Incentivized Viral Advertising

A few weeks ago, one of my (remote) Facebook friends who has a PhD linked to a training program for data scientists.  As you know, I’m incredibly undecided about what my first post-PhD job will be, so I’m always kind of on the lookout for ideas for how to leverage my PhD.  I checked out the link and it actually sounded like a really great deal.


big dataThe training program is new this year and is a six-week course this summer in New York.  The boot camp is intended to take (near) PhDs and brush up their quantitative skills so that they are prepared to work as data scientists and can ease their transition to the private sector.  It’s sponsored by companies that employ data scientists (participants only pay for living expenses) and ends with a recruiting process with the sponsors.


The really interesting part of the website was that there was an incentive program for spreading the word.  The link I clicked on was a referral link.  If I applied to the program and was accepted, my friend would be paid a reward of $1,024.  If I shared the link and someone who used my link was accepted, I would get $1,024 and the friend whose link I clicked would get $512.  For each degree of separation from the accepted applicant, you are awarded half as much money (stopping at $1).


I was legitimately interested in this program, so I signed up to receive further information.  The confirmation email included my personal referral link.  So, naturally, I put it on Facebook.  Would I have put it on Facebook if I hadn’t read about the referral?  Without the incentive there was a 10% chance I would have shared, but having seen those incentives I definitely wanted to do it.  And I’ll admit it, I was kind of excited that I was the first person in my closer social circles to share the link (that I saw).  I know lots of PhDs-in-the-making who are undecided about their careers.  🙂


Since I first saw the program advertised on FB, a couple of my friends have shared their referral links there.  I’ve even received a few emails to listservs I’m on at my university from individual students letting others know about the program, which I thought was pretty bold!  One of my friends also personally emailed me to let me know about the program (forwarding someone’s else’s link).


I thought this referral bonus idea was terribly clever.  It totally worked on me (as far as sharing goes) and a bunch of my peers as well – and I thought I wasn’t susceptible to advertising!  I’m convinced that the word about this program spread far faster than it would have without those monetary incentives in place.  They’re spending $2,047 on recruiting each program participant – I wonder how much that compares to the cost of the program overall.  It’s probably pretty cheap for the hiring companies if they get the right person.  I also wonder if they’ll repeat this incentive program next year when people already have more awareness – maybe not.


The possibility of getting hundreds of dollars just by exposing the right person to your link –  that’s worth a share, isn’t it?  It was for me!  And I think the program got the word out about their first year very effectively and will have lots of applicants as a result.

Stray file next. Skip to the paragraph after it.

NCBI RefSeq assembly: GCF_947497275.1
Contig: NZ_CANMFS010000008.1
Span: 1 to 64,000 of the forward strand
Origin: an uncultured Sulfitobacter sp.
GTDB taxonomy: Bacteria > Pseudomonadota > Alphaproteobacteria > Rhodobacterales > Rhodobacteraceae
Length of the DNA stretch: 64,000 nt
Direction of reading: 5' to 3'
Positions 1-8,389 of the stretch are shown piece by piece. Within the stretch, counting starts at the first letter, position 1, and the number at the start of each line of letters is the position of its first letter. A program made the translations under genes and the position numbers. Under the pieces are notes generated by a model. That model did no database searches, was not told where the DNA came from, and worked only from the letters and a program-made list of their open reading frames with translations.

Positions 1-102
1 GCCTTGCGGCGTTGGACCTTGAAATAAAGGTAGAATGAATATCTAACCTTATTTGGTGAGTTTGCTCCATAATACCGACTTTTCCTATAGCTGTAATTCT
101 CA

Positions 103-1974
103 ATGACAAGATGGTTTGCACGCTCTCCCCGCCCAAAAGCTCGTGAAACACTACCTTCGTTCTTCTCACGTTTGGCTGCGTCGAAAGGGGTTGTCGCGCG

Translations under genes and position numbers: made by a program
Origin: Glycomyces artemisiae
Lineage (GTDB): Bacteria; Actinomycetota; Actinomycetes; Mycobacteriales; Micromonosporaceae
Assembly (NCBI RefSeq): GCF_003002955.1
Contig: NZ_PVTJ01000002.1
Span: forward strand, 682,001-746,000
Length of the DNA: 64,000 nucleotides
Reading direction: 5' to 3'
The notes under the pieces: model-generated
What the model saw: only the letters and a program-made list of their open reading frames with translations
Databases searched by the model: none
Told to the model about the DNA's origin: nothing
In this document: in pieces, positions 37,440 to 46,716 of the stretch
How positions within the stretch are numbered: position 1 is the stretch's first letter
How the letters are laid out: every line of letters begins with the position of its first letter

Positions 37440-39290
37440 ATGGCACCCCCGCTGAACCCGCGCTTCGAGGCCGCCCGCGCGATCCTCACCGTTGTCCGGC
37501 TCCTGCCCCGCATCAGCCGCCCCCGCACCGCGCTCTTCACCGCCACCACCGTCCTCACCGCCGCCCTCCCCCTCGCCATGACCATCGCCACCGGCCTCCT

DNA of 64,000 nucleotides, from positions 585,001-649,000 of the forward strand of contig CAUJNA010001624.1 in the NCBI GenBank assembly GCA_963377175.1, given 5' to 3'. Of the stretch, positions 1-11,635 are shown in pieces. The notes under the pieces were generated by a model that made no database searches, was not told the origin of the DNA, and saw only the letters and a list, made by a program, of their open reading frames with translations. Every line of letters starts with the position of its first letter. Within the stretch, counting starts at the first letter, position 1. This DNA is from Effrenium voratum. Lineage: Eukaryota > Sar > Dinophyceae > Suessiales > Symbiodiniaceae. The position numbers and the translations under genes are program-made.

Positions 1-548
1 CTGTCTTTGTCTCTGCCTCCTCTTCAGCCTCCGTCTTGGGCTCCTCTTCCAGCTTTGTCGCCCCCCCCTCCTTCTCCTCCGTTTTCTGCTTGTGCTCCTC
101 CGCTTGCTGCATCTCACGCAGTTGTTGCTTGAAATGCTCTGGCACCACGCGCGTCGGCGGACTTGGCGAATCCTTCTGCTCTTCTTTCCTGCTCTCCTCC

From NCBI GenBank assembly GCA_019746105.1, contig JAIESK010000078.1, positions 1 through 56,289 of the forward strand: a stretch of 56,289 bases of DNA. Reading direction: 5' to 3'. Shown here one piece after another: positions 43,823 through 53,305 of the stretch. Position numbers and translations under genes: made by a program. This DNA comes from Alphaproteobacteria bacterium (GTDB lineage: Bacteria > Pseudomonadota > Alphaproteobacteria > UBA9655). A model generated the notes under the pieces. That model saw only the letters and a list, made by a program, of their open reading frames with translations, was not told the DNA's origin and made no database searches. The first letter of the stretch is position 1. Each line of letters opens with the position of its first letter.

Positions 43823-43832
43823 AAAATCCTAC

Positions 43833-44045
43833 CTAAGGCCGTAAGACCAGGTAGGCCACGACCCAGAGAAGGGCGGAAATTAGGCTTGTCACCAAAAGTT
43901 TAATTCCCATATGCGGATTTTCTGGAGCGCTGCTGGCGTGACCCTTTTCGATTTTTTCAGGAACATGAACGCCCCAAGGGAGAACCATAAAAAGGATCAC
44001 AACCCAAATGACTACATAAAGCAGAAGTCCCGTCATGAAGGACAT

I don’t know if you’ll believe me, but I didn’t write this post just to share my referral link – it really is mostly about the clever advertising scheme and I hope I am a beneficiary of it!  But hey, I don’t want to miss my chance if one of you is interested and qualified enough to attend The Data Incubator.  So if you’re want more information or to apply (or share your own link with your PhD friends), this is my referral link!  But I actually decided not to apply, myself.  :/


Have you ever seen such high rewards associated with recruitment programs available to non-employees?  Would/have you ever participated in referring someone and what role did the reward play?  What do you think of the boot camp idea?


photo from Free Digital Photos


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4 Responses to "Incentivized Viral Advertising"

  1. It is an interesting concept. I feel like that is the major gap in most PhD researchers… that tangible quality of knowing when to stop, and working in a different sector than their research.

    “Oh you’re a synthetic chemist and now you’re working at a drug company? Okay, that makes sense… go make us this.” Anything that is at least one step removed makes that transition much more confusing, for both the PhD graduate and the company hiring.

    I think those referrals are awesome incentive to spread the net, but sometimes I’m so sick of seeing the same things over and over again. For example, one of my friends is a Beachbody coach and makes good money at it (about $6,000 per month) but I’m so sick of all her pushing and promotions on FB that I took her out of my news feed. That being said, people do a lot more pushing for a lot less incentive than $1,000 (or some fraction of that).
    Alicia @ Financial Diffraction recently posted..Sometimes You Get What You Ask For.

    1. Emily says:

      I agree that it’s a great idea to help the transition out of the PhD. There is one little caveat that you can’t interview with non-sponsoring companies during their recruiting process, so I guess it remains to be seen how much arm-twisting there might be to join a sponsoring company.

      Thankfully at least in my circles the advertising did not blow up to the point of being annoying! I would hide a friend repeatedly promoting a product I don’t care about also.

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